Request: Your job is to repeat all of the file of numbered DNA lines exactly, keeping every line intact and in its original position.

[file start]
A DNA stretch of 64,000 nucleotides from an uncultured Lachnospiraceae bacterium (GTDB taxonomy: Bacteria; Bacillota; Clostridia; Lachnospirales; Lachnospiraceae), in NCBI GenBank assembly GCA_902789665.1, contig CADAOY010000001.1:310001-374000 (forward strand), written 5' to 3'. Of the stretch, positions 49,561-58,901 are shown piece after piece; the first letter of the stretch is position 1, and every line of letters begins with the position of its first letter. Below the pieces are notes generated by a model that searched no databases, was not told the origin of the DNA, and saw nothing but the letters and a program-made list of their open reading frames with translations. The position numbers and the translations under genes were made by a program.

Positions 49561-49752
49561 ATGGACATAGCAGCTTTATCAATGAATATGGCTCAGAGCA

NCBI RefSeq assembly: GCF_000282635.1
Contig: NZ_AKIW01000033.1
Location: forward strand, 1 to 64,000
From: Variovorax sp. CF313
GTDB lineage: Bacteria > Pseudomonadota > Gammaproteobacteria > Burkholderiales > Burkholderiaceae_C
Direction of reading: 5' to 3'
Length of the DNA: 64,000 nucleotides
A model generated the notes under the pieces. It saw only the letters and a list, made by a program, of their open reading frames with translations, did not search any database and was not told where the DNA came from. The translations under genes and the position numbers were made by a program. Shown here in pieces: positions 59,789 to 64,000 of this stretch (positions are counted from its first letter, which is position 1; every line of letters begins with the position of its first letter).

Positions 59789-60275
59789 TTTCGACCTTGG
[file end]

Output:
A DNA stretch of 64,000 nucleotides from an uncultured Lachnospiraceae bacterium (GTDB taxonomy: Bacteria; Bacillota; Clostridia; Lachnospirales; Lachnospiraceae), in NCBI GenBank assembly GCA_902789665.1, contig CADAOY010000001.1:310001-374000 (forward strand), written 5' to 3'. Of the stretch, positions 49,561-58,901 are shown piece after piece; the first letter of the stretch is position 1, and every line of letters begins with the position of its first letter. Below the pieces are notes generated by a model that searched no databases, was not told the origin of the DNA, and saw nothing but the letters and a program-made list of their open reading frames with translations. The position numbers and the translations under genes were made by a program.

Positions 49561-49752
49561 ATGGACATAGCAGCTTTATCAATGAATATGGCTCAGAGCA

NCBI RefSeq assembly: GCF_000282635.1
Contig: NZ_AKIW01000033.1
Location: forward strand, 1 to 64,000
From: Variovorax sp. CF313
GTDB lineage: Bacteria > Pseudomonadota > Gammaproteobacteria > Burkholderiales > Burkholderiaceae_C
Direction of reading: 5' to 3'
Length of the DNA: 64,000 nucleotides
A model generated the notes under the pieces. It saw only the letters and a list, made by a program, of their open reading frames with translations, did not search any database and was not told where the DNA came from. The translations under genes and the position numbers were made by a program. Shown here in pieces: positions 59,789 to 64,000 of this stretch (positions are counted from its first letter, which is position 1; every line of letters begins with the position of its first letter).

Positions 59789-60275
59789 TTTCGACCTTGG